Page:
After a page of this? I need a nap. After two pages? I need a drink. We can only take so much heart pounding, thrumming, hammering before we just get worn out. That and I read a lot of entries where the character has her heart hammering so much, I am waiting for her to slip into cardiac arrest at any moment. Ease up on the physiology. Less is often more.
Again, I will recommend Angela Ackerman and Becca Puglisi’s Emotion Thesaurus. This is an inexpensive tool that will keep you from beating up the same words/descriptions. You can thank me later ;).
The beginning of the novel starts the reader off with lengthy history or world-building. The author pores on and on about details of a city or civilization or some alien history all to “set up” the story.
In my experience, this is often the hallmark of a writer who is weak when it comes to characters and even plotting. How can I tell? He begins with his strength—lots of intricate details about a painstakingly crafted world. Although not set in stone, generally, if the author dumps a huge chunk of information at the start of the book, then he is likely to use this tactic throughout.
This type of beginning tells me that author is not yet strong enough to blend information into the narrative in a way that it doesn’t disrupt the story. The narrative then becomes like riding in a car with someone who relies on hitting the brakes to modulate speed. The story likely will just get flowing…and then the writer will stop to give an information dump.
Also, readers read fiction for stories. We read Wikipedia for information. Information does not a plot make. Facts and details are to support the story that will be driven by characters with human wants and needs.
Sci-fi/fantasy writers are some of the worst offenders. It is easy to fall in love with our world-building and forget we need a plot with players. Keep the priorities straight. In twenty years people won’t remember gizmos, they will remember people.
I will do more of these in the future, but the points I mentioned today are very common errors. Many editors and agents will look for these oopses to narrow down the stack of who to read. These are also habits that can frustrate readers should the book make it to publication. I know some of you are thinking of self-publishing and that is certainly a viable path these days. But, if we have 42 characters by page five? We are likely going to frustrate a reader.
Avoiding these pitfalls will make for far smoother, cleaner writing.
What are some troubles you guys have? Maybe some questions you want me to address? Throw them up here. Takes a load off my brain so I don’t have to think this stuff up all by myself. Any tips, suggestions, books you recommend we read? Did this blog help you? Confuse you?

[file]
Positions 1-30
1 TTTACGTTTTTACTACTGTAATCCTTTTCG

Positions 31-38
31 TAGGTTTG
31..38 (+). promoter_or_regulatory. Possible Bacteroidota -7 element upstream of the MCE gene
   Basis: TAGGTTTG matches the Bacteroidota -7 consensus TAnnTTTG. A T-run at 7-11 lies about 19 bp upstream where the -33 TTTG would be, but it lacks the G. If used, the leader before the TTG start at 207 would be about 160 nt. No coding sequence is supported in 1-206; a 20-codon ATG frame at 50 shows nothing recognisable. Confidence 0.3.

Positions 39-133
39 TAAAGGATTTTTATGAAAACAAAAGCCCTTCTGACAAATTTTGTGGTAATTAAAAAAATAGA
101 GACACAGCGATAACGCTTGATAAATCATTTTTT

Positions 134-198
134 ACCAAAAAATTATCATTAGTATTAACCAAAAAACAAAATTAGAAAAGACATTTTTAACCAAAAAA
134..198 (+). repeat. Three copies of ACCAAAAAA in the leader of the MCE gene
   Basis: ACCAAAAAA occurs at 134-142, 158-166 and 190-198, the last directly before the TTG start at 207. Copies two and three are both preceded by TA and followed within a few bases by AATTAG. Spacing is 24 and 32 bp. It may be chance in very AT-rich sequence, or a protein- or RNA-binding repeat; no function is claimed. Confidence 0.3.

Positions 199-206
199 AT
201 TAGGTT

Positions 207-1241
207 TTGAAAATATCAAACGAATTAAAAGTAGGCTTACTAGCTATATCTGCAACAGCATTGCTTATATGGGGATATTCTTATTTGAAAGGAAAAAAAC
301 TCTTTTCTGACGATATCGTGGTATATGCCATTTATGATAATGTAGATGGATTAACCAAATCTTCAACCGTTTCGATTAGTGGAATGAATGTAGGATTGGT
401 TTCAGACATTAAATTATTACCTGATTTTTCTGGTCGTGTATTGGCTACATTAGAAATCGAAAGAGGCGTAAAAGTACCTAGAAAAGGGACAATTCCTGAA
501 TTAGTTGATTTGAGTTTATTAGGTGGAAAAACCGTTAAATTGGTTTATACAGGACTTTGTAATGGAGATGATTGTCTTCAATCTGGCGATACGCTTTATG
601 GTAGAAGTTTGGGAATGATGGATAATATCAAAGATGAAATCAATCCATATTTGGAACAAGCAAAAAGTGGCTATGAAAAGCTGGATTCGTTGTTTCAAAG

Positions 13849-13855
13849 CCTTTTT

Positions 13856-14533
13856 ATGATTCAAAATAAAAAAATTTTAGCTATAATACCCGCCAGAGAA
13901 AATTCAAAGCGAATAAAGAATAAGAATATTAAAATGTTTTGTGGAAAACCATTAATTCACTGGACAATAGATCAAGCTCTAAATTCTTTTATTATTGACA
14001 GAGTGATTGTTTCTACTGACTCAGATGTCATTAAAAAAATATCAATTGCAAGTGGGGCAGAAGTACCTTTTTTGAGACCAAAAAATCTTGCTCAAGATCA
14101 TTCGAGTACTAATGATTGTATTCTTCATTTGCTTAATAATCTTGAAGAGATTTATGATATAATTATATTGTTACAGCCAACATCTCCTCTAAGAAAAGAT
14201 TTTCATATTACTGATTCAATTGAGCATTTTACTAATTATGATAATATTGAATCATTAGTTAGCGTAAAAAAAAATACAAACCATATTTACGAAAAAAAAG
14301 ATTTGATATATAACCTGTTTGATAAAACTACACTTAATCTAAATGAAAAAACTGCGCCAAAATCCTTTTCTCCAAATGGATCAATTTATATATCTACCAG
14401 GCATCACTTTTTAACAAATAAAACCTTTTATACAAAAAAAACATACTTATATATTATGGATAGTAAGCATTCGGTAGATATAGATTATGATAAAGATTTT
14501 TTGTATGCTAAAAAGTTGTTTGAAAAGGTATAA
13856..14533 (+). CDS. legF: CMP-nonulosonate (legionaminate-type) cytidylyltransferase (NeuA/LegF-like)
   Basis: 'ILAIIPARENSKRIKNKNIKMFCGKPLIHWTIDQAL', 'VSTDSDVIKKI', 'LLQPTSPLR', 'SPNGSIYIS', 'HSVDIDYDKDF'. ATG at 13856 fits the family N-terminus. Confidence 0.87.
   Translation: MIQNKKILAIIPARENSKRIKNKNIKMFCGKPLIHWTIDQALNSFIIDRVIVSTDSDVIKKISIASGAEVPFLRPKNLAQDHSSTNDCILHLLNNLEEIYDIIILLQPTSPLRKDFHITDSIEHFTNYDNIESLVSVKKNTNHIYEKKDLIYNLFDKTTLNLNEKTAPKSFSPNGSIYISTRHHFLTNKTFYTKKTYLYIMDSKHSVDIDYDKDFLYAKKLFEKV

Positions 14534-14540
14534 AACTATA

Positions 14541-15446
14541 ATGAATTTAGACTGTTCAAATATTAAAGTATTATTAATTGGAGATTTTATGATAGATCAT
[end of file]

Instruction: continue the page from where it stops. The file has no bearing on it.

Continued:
I love hearing from you!
To prove it and show my love, for the month of July, everyone who leaves a comment I will put your name in a hat. If you comment and link back to my blog on your blog, you get your name in the hat twice. If you leave a comment, and link back to my blog, and mention my book We Are Not Alone in your blog…you get your name in the hat THREE times. What do you win? The unvarnished truth from yours truly.
***Changing the contest.
It is a lot of work to pick the winners each week. Not that you guys aren’t totally worth it, but with the launch of WANA International and WANATribe I need to streamline. So I will pick a winner once a month and it will be a critique of the first 20 pages of your novel, or your query letter, or your synopsis (5 pages or less).
And also, winners will now have one business week (5 days) to claim the prize, because what’s happening is there are actually quite a few people who never claim the critique, so I never know if the spam folder ate it or to look for it and then people miss out. I will also give my corporate e-mail to insure we connect and I will only have a week to return the 20 page edit.
I will announce the June winner on Friday. Need time to tally the names. THANK YOU.
At the end of July I will pick a winner for the monthly prize. Good luck!
I also hope you pick up copies of my best-selling books We Are Not Alone–The Writer’s Guide to Social Media and Are You There, Blog? It’s Me, Writer . And both are recommended by the hottest agents and biggest authors in the biz. My methods teach you how to make building your author platform FUN. Build a platform and still have time left to write great books.